The game that never dies!
(or: How the past and the present meet in the middle of mediocrity)

Some say good games never die; they just get a new coat of paint put on them and get rereleased. Well, the same saying applies even to bad games, as we shall see.

There are two separate storylines and four games involved, so I guess I should begin with the game in the title. I've known about Magical Hats ever since 1991 or so, when I saw a preview of it in EGM's Super Gaming magazine. (Short-lived; don't ask.) It looked like a cute and fun mario-style platform game. Sega obviously thought so too, so they changed all the graphics into a ghoulish horror theme, and released it in America as "Decap Attack starring Chuck D. Head." I wasn't impressed.

I had always wanted the original Magical Hats, just so I could have a cutesy platform game for my Genesis (other than Sonic). Flash back a little bit more to 1989, when a game called Psycho Fox gets released for the Sega Master System. For years afterward, it is hailed by those in the MS camp as the answer to Mario, and the salvation of Sega. (So to speak). Well, flash forward (a lot of flashing!) to 1999, when I bought an SMS for very cheap, and came across Psycho Fox for a reasonable price. I say, "Why not?" and buy the game to see what everybody was raving about.

Well, upon playing Psycho Fox, the game started to feel verrry familiar to me... In fact, it reminded me of an NES game that I had played some time ago on the NES. When I came to think of it, in fact it WAS an NES game called Kid Kool, which was released by Vic Tokai some time ago. Strictly speaking, Kid Kool stunk as a game, and Psycho Fox was no different in the way the player inertia and enemy placement were poorly programmed and annoying. The way you punch enemies looked terribly cheap in both games as well. I had to laugh. The game hailed by Master System owners as their Mario was no better than an awful NES game (with more colourful graphics).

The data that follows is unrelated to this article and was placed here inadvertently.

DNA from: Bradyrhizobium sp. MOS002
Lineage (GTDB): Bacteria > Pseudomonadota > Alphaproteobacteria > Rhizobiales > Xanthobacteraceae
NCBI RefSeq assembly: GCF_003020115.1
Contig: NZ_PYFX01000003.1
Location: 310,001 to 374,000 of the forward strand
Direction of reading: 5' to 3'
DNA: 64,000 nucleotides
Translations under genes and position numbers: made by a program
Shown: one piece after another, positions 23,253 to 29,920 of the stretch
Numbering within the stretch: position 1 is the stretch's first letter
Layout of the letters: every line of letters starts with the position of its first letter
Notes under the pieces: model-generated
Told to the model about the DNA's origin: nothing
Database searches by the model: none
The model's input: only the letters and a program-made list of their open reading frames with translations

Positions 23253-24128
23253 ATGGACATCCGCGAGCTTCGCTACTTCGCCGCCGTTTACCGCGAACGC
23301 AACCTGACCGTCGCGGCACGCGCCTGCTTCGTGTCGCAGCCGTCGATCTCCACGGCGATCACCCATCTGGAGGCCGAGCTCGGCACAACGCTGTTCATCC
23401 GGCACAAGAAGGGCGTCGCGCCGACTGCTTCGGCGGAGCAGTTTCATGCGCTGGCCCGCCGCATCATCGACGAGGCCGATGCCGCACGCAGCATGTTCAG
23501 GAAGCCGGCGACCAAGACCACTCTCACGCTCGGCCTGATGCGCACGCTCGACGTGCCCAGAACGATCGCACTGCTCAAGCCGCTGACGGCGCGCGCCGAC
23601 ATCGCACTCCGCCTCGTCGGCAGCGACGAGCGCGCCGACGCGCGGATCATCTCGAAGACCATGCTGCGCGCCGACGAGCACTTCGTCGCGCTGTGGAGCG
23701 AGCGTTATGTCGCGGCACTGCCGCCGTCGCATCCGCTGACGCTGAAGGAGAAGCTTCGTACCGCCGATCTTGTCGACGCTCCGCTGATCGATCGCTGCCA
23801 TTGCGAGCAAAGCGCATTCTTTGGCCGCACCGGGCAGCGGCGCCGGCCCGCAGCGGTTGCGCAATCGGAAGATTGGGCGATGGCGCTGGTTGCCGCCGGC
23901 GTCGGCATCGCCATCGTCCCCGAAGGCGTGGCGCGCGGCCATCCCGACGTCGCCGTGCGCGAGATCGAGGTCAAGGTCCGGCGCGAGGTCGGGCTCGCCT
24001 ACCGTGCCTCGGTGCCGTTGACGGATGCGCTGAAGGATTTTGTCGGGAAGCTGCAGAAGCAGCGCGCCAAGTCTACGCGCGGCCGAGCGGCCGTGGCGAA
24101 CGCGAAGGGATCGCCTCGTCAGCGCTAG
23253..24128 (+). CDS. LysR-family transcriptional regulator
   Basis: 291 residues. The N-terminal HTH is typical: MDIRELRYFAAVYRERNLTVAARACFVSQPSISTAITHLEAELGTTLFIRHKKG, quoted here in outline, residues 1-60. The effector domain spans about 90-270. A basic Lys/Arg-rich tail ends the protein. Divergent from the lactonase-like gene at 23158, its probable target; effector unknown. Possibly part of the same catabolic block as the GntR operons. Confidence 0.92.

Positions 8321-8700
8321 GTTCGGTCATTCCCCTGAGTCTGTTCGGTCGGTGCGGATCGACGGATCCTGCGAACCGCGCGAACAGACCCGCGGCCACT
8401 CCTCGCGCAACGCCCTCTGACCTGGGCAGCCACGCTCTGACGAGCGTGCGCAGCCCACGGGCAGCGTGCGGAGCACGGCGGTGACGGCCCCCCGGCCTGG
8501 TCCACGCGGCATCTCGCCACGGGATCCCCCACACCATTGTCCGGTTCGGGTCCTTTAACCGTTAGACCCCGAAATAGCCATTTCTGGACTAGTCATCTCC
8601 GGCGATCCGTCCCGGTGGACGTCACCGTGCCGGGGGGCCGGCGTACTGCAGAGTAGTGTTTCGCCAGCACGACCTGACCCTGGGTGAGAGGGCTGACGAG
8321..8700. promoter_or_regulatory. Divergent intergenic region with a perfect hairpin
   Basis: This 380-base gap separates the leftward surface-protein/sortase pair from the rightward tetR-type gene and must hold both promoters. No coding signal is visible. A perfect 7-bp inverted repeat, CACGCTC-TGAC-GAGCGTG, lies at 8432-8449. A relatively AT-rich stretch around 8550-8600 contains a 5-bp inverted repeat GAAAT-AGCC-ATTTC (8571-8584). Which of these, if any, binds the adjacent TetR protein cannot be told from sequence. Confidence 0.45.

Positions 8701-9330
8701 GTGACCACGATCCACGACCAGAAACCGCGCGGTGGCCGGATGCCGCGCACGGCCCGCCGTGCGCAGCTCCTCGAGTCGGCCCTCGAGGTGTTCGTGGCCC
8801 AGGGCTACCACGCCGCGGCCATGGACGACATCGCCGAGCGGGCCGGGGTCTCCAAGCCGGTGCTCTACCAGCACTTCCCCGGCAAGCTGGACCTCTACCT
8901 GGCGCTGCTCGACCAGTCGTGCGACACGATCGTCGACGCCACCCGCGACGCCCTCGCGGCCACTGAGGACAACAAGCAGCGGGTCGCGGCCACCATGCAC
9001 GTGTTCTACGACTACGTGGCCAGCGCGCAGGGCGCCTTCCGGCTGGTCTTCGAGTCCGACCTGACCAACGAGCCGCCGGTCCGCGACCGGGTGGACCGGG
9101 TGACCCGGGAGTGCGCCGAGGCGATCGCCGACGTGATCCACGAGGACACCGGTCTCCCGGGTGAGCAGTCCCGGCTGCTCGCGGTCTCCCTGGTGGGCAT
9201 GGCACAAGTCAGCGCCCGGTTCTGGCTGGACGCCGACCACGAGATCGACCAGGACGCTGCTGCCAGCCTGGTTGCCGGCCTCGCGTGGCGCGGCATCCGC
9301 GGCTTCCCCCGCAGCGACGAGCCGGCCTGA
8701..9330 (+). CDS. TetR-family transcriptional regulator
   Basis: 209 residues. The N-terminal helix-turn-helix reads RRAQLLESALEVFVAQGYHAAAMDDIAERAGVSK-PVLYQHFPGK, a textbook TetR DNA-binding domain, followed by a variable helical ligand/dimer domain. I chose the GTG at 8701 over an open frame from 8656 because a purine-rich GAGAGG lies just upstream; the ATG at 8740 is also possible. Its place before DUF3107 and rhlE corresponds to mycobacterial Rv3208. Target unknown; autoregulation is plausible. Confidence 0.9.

Okay, we're flashing forward for the last time to the end of the year 2000, and I find this game (actually, 5 copies of this game) in a game shop in the U.K. I say, "Definitely gonna get that," and take the game home. Upon starting up Magical Hats, I get a familiar queasy feeling again... Oh, no. Why, this game is no more than a 16-bit version of Psycho Fox, a.k.a. Kid Kool! Well, at least it is a better game than the previous titles. The jumping is improved, you can float, the graphics are great, and the levels are much less linear. However, there's still that cheesy punching action, and the first boss that I encountered was ludicrous. He attacks you with shots, moving forward and backward, but he is always pointing to the right, even when walking backwards (to the left)!

I have always wondered if, like studio musicians who play uncredited on multiple artists' albums, or like movie script writers who fit a standard script template around a movie actor's vehicle idea, video game templates existed somewhere, ready to be sold to fit any mascot and any system. This series of games has let me know that they do exist, and this is a fine example of a poor example. Ho hum.. what can one do?

Below are pictures from the box, instruction booklet, and cartridge. That's a cheerful way to give kids a lecture on proper cartridge handling. And, look! The Game Gear! Ahh.... 1991...